I am very excited to welcome Kate Quinn to A Bookish Affair today. As you can see from my review yesterday, I loved her latest release "The Alice Network." Now she's here!
- "The Alice Network" takes place in the 20th century, a new time for you. What drew you to write about World War I and the period just after World War II?
I love ancient Rome and Renaissance Italy, where my previous six novels are set, and I'd love to write more books there someday, but I've always had ideas for stories in a wide array of historical periods. When I saw the huge recent boom in popularity for 20th century war fiction, it made sense to revisit some of those old plot ideas, and see if anything grabbed my imagination. It did! And when in my reading I came across the Alice Network—a ring of World War I informants in German-occupied France, many of them female, run by a petite Frenchwoman whose skill and success earned her the nickname “The Queen of Spies”—I knew I had to tell that story.
2. A little birdy told me that you were able to get your hands on some pretty cool research for this book. Can you tell us about some of the sources you were able to look while writing?
I'm lucky enough to count among my good friends a multi-lingual history buff named Anna who is my go-to source whenever I need language assistance. She has family ties in both Germany and France, and was thrilled when I started writing "The Alice Network" since her French ancestors come from the Lille area where much of the book is set. Anna had great-great-uncles and aunts who endured the German occupation in World War I, and she knew her French relatives were just starting to go through the family papers and archives. She translated old letters for me over time; we were only hoping to find period detail about wartime life under German rule, but eventually we found something much better: several of Anna's ancestors not only knew the Queen of Spies, but very probably helped in the Alice Network! It was a thrilling bit of research, and with the family's permission I wove several of their ancestors into the book as minor characters.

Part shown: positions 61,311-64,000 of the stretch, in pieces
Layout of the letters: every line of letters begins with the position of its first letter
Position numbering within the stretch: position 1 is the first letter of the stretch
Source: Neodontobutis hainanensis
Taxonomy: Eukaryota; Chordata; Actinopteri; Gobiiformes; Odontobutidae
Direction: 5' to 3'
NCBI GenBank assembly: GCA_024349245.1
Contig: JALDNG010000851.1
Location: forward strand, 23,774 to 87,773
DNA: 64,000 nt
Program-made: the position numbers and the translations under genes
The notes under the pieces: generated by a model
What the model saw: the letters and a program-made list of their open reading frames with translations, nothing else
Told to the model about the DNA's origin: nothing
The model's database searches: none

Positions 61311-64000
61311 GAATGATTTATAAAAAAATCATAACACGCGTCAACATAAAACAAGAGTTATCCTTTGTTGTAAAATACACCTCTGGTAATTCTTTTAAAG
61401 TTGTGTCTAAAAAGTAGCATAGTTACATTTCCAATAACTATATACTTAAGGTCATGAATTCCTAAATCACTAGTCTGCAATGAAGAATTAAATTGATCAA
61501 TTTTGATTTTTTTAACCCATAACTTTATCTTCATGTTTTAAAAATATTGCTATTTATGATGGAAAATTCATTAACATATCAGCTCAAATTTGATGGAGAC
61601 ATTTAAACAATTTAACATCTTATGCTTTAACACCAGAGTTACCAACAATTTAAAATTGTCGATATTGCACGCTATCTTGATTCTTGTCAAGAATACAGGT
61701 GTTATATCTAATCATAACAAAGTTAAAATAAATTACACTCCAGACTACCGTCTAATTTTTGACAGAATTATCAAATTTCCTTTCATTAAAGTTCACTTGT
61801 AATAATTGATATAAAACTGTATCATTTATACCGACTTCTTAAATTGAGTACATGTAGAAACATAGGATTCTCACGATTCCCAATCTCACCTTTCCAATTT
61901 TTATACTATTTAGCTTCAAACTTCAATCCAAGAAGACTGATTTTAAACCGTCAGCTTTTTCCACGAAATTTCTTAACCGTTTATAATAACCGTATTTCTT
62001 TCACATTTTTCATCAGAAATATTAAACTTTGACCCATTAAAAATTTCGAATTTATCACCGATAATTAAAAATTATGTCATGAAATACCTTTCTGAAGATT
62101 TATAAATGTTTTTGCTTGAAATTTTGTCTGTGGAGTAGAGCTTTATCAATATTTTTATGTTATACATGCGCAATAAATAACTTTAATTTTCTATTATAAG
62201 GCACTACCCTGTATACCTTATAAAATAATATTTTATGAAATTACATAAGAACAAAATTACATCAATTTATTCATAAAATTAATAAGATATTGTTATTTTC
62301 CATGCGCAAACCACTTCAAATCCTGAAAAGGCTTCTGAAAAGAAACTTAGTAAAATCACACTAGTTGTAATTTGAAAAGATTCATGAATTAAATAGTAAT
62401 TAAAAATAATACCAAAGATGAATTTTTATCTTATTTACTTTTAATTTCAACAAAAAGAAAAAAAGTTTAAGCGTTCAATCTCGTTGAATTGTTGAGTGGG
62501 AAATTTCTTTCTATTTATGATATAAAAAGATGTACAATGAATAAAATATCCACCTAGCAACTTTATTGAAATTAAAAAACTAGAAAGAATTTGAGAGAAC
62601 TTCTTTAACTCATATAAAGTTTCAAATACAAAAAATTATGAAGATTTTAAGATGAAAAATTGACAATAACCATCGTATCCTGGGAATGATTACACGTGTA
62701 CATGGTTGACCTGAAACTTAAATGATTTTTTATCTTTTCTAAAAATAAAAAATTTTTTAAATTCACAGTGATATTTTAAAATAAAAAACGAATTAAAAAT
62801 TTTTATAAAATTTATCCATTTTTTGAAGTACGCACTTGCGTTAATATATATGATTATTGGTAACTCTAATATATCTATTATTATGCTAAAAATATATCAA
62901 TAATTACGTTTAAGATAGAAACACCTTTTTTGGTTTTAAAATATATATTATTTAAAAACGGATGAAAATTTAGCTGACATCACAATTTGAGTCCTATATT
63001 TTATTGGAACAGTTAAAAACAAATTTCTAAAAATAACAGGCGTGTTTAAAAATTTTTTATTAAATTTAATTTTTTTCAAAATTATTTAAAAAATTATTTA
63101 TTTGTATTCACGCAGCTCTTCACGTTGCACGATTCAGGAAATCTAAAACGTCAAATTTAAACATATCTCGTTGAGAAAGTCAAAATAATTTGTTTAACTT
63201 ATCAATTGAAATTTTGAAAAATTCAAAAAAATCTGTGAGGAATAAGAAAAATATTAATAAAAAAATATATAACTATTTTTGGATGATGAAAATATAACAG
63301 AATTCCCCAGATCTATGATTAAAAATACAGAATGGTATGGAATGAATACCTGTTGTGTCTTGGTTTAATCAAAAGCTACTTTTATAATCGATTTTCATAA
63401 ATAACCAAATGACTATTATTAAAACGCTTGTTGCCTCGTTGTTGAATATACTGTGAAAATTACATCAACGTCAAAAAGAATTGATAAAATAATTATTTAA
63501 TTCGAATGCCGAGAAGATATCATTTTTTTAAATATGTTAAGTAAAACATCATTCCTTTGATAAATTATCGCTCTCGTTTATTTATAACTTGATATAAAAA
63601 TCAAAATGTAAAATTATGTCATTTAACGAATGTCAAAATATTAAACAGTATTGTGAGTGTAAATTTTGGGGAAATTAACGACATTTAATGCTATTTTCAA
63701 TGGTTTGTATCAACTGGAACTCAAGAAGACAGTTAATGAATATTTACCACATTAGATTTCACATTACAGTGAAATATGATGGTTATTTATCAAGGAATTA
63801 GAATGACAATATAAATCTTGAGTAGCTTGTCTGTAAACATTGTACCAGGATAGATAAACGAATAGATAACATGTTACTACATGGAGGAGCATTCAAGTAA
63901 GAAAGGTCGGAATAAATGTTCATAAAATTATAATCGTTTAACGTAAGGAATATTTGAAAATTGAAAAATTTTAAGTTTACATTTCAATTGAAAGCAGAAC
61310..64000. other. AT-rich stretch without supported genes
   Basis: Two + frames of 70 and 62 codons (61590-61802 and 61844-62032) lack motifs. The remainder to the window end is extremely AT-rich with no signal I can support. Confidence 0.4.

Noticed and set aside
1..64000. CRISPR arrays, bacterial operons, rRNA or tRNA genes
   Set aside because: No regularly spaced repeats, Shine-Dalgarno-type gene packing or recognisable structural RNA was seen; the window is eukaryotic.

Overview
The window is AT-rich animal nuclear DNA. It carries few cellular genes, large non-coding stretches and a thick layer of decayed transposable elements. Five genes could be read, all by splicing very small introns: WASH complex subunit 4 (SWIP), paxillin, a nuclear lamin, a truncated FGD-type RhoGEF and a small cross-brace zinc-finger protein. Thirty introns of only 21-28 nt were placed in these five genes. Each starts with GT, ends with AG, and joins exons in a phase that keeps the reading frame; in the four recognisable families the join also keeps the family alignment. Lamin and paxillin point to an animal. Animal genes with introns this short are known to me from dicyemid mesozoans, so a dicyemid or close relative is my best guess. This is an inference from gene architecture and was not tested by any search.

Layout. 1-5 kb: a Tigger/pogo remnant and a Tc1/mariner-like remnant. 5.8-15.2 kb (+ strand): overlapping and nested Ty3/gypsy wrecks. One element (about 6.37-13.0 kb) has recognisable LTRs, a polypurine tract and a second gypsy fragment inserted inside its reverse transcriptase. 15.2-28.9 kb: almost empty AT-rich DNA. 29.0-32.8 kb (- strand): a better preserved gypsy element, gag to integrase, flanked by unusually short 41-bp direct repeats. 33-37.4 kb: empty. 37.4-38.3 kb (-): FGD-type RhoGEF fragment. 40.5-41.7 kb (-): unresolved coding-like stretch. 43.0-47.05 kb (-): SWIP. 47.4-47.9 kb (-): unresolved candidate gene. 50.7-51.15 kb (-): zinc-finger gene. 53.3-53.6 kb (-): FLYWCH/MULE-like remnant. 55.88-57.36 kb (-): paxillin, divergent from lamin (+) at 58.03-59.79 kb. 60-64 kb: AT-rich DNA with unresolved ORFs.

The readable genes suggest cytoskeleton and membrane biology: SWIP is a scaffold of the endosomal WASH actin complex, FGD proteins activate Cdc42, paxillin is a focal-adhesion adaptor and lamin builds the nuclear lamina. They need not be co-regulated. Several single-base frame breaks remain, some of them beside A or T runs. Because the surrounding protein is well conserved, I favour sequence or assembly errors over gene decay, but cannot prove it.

3. Who is your favorite character in the book and why?
I love my heroine Eve as she appears in the 1947 timeline: a former soldier and spy who swears like a sailor, drinks like a fish, and drops sarcastic bon mots everywhere she goes. I love writing battleaxe women with biting wit.
4. What scene was the most fun to write?
The scene where a very smart, very arrogant villain finally realizes how thoroughly he has been fooled by a woman he has fatally underestimated. I took a glorious satisfaction in wiping the smug look off his face on the page.
5. Can you tell us what's next for you?
I'm working on another dual timeline story focused around World War II. Tentatively titled "Darkroom," it involves a hunt for Nazi war criminals in post-war America, and the incredible true story of the female Russian bomber pilots known as the Night Witches...
6. If you could bring three people, fictional or non-fictional, with you to a deserted island, who would you bring and why?
My husband, because he has survival skills. Homer's Odysseus, because he could easily McGyver all of us off a desert island given time. And Siri, because once off the island, neither Odysseus nor my husband nor I can be relied upon for directions.